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Bao Mingwei treats "patients" more than 30 times his own size.
Bao, 39, is a veterinarian for wild elephants at the Asian Elephant Breeding and Rescue Center in Xishuangbanna National Nature Reserve in Yunnan province.
He has helped rescue more than 20 wild elephants in the past 18 years, 10 of which are still receiving medical treatment and rehabilitation at the center.
"Rescuing wild elephants is very difficult, as the animal is huge and can be aggressive and attack people sometimes," Bao said. "An adult Asian elephant weighs more than 2 metric tons."
When elephants in need of medical help are reported by local villagers, professional rescuers rush to the scene.
"Some elephants were injured in fights or falls from mountains, and some were abandoned by their herd due to congenital diseases such as heart problems," Bao said.
He said wild elephants are intelligent and leave sick herd members near villages on purpose, counting on humans to save them.
"Judging from their injuries and the situations on the ground, we deploy different rescue teams of about 60 people, sometimes even with a crane and a helicopter," Bao said. "In remote areas, we even have to pave the way to transport the animals."
Rescue work is even more difficult at night, he said, with the forests in utter darkness and rescuers having to work by flashlight.
Elephants that are only slightly injured are sent back to the forests soon after recovery, but those with serious conditions have to be treated at the center for a long time before being released.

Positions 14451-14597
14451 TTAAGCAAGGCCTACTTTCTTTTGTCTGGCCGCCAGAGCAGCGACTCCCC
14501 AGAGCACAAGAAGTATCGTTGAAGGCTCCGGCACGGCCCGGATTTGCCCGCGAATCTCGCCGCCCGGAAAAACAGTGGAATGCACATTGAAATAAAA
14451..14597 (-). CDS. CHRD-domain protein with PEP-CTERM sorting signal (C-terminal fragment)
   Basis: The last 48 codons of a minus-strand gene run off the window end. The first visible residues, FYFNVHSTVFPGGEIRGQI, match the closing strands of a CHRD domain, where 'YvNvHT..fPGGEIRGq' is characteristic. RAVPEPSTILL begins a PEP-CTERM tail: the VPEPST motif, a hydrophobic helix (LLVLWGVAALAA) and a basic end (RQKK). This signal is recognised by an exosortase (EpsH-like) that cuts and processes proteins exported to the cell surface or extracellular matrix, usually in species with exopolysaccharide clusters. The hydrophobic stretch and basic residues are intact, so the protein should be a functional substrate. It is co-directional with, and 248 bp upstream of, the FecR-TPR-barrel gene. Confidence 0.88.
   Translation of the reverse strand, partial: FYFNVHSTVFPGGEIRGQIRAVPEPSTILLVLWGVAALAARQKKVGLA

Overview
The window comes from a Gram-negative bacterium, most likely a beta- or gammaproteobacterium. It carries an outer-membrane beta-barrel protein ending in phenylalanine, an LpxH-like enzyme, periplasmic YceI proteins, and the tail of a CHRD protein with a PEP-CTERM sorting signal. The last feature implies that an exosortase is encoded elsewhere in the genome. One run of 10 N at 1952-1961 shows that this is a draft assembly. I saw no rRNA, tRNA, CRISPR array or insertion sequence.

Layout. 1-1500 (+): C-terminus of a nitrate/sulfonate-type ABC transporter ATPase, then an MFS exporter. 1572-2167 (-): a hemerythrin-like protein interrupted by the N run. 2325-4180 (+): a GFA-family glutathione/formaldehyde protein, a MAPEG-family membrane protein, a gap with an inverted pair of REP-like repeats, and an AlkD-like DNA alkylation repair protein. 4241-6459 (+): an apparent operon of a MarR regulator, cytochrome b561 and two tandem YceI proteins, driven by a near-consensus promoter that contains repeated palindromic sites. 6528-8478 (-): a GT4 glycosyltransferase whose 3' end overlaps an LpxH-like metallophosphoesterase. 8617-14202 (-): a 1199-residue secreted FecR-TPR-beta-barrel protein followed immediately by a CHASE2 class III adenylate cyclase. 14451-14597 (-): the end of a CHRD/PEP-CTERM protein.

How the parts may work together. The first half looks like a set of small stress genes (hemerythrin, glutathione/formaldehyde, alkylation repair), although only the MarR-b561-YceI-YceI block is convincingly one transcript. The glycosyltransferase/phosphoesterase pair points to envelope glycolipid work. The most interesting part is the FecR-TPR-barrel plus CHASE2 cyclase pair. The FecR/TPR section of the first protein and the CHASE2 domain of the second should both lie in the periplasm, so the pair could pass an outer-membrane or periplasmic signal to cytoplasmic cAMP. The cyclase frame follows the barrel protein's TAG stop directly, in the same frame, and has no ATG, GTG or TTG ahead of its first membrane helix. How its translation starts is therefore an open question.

"For every elephant at the center, we arrange two keepers to accompany them 24 hours a day," Bao said.
"They have to lead the elephants to the mountains every day for them to re-adapt to the wild."
Fresh bananas in hand, Bao feeds the rescued elephants while conducting daily checks on their teeth and mouths. He also takes their temperatures and checks their excrement to ensure the animals are healthy.
"Every six months, we do a thorough physical examination on those elephants," he said. "Just like little kids, some elephants don"t like doctors because we give them injections when they are sick."
Wild Asian elephants are mainly scattered in three prefectures in Yunnan, with Xishuangbanna home to the biggest elephant population.
The animals are under class A protection in China and are included on the International Union for Conservation of Nature"s red list of threatened species.
"Enhanced protection for wild animals has led to a rise in the number of the mammals in recent years," Bao said. "In the 1990s, there were only about 170 wild Asian elephants living in China."
It is estimated that the population has since risen to around 300. In March, a group of more than 50 was spotted in the nature reserve"s Wild Elephant Valley.
The 340-hectare valley is a scenic area where elephants often roam. It was opened in 1990 at a cost of 150 million yuan ($23.5 million).
The breeding and rescue center, established there in 2008, has seen five elephants born so far.
Bao started working at Wild Elephant Valley in 2000 after graduating from Yunnan Animal Science and Veterinary Institute. He now has five students and has written eight academic papers about wild elephants.
But he stresses the need for more "elephant doctors".
"In China, there are fewer than 10 professional elephant doctors," Bao said. "Protection and rescue can be better achieved with more people devoted to the field."
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